For Della Reed, everything in her Sacramento home is a memory.

There's the sign she painted years ago that reads, "A small home holds as much happiness as a big one." A quilt her mother made. Kitschy hats. And even an old flannel shirt that belonged to her late husband, Bill, a veteran, father and the love of her life for nearly 30 years.

Together, they shared the small home on North Avenue in Sacramento. That's where they raised his kids, and where she cared for him when he got sick.

In 2015, Bill lost his fight and Della was worried she could lose that house, too.

"Everything had to be let go when Bill got sick, because that was the priority, so nothing else could be done," she explained.

Put off repairs were now major problems. The siding was falling off, the porches falling down and the roof, she said, needed serious replacement.

"When that really bad rain and wind came, you could literally see pieces coming off," Della recalls.

There was a list of problems she could no longer afford to put off, yet couldn't afford to fix.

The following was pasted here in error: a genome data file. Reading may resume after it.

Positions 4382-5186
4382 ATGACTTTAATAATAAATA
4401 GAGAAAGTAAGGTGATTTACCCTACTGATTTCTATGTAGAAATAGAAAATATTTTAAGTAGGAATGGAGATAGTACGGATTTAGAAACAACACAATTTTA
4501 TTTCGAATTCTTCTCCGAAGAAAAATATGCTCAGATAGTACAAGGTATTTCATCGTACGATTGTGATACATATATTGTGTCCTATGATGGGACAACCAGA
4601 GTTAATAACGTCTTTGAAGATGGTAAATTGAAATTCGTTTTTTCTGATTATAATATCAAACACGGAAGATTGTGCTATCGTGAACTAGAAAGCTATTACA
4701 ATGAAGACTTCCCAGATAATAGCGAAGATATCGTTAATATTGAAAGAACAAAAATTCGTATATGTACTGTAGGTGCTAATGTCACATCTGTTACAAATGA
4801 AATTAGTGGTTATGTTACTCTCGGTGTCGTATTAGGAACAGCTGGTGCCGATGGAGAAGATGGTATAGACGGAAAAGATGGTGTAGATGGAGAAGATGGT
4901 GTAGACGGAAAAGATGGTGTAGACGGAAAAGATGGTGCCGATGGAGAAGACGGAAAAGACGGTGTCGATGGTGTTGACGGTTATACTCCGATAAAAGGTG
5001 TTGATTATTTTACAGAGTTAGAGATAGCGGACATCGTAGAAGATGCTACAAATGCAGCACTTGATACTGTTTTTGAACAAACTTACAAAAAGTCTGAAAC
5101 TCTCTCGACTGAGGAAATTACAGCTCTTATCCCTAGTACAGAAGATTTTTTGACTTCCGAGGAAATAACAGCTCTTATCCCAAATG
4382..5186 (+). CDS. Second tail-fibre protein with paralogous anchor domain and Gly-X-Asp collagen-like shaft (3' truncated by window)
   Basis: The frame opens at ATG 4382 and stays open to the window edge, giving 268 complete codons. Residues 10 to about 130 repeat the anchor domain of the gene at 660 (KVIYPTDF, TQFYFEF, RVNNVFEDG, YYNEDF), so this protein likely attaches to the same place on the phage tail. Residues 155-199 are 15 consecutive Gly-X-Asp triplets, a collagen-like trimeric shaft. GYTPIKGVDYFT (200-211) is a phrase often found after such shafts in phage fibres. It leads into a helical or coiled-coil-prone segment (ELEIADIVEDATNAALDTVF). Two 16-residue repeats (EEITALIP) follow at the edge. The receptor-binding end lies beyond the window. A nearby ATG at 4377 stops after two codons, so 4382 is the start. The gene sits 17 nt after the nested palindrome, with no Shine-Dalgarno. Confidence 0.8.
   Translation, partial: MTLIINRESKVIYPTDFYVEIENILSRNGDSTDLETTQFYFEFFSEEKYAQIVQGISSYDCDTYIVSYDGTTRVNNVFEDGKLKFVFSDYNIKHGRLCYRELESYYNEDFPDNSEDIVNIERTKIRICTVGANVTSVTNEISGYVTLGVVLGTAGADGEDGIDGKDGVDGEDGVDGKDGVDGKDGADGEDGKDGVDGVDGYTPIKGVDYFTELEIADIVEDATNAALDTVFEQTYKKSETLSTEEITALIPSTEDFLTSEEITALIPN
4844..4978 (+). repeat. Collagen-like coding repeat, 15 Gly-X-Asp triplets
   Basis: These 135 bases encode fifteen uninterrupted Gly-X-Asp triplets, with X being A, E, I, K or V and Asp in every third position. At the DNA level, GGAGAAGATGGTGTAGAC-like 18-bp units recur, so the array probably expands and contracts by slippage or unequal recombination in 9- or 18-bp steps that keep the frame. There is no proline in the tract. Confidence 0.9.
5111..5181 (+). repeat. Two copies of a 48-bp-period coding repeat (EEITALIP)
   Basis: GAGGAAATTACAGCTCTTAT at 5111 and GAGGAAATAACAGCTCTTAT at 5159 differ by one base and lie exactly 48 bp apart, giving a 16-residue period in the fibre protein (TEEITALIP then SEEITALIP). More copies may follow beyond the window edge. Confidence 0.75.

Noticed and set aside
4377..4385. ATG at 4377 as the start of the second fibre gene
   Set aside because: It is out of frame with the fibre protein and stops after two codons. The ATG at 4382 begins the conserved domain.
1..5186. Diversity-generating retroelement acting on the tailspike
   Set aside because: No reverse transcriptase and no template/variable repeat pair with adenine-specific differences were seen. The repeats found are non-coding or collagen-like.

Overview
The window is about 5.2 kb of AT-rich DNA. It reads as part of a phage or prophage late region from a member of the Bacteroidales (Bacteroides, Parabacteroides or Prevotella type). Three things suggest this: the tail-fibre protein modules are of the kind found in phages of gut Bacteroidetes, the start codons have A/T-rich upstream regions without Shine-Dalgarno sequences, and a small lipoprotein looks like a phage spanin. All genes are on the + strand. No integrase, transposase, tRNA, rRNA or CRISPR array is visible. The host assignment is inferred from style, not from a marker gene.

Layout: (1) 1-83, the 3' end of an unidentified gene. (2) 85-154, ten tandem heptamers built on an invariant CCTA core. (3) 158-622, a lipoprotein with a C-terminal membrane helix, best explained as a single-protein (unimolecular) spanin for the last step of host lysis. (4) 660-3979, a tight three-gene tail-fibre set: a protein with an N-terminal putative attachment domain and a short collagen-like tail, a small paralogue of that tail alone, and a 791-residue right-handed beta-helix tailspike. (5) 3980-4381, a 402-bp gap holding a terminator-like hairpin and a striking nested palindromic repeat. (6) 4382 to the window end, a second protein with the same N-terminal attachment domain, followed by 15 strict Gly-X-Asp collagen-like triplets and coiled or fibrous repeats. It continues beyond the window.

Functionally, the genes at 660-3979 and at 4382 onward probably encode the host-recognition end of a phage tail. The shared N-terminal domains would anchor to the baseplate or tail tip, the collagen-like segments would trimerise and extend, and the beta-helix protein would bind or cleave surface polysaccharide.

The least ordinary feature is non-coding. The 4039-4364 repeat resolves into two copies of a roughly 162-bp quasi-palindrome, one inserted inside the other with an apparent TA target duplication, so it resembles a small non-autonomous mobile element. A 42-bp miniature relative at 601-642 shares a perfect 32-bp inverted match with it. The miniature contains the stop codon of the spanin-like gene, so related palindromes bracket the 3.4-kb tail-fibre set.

"Financially it wasn't going to happen," she said. "I called every number I could think of. Any resource, HUD, any kind of resource I thought might help -- and there wasn’t any."

But then Della saw a story on TV about Habitat for Humanity and their program to help low-income homeowners update and repair their homes. She worked diligently to get an application in and ultimately was accepted.

Over the past few months, she has opened her home to hundreds of volunteers.

"It was like a swarm they just swarm the place," Della said, "And everyone was doing something. I mean every window in my house there were people doing stuff."

The volunteers put on a new roof and siding, added more insulation and even put trim around the windows.

"It's wonderful. It's just magnificent," Della said beaming.

But while the outside of her home now has a whole new look, it's what was saved on the inside that means the most.

"It means everything to have my home," she said. "Now I will continue to live and I will live out the remainder of my life in my home, with my memories."

A construction project that restored much more than just a home.

"It seems really extreme but I do believe that Habitat for Humanity saved my life," she explained. "Because I was desperate, I was feeling very, very hopeless like there’s no hope, there’s no hope. But there was hope. There really are people in the world that care.”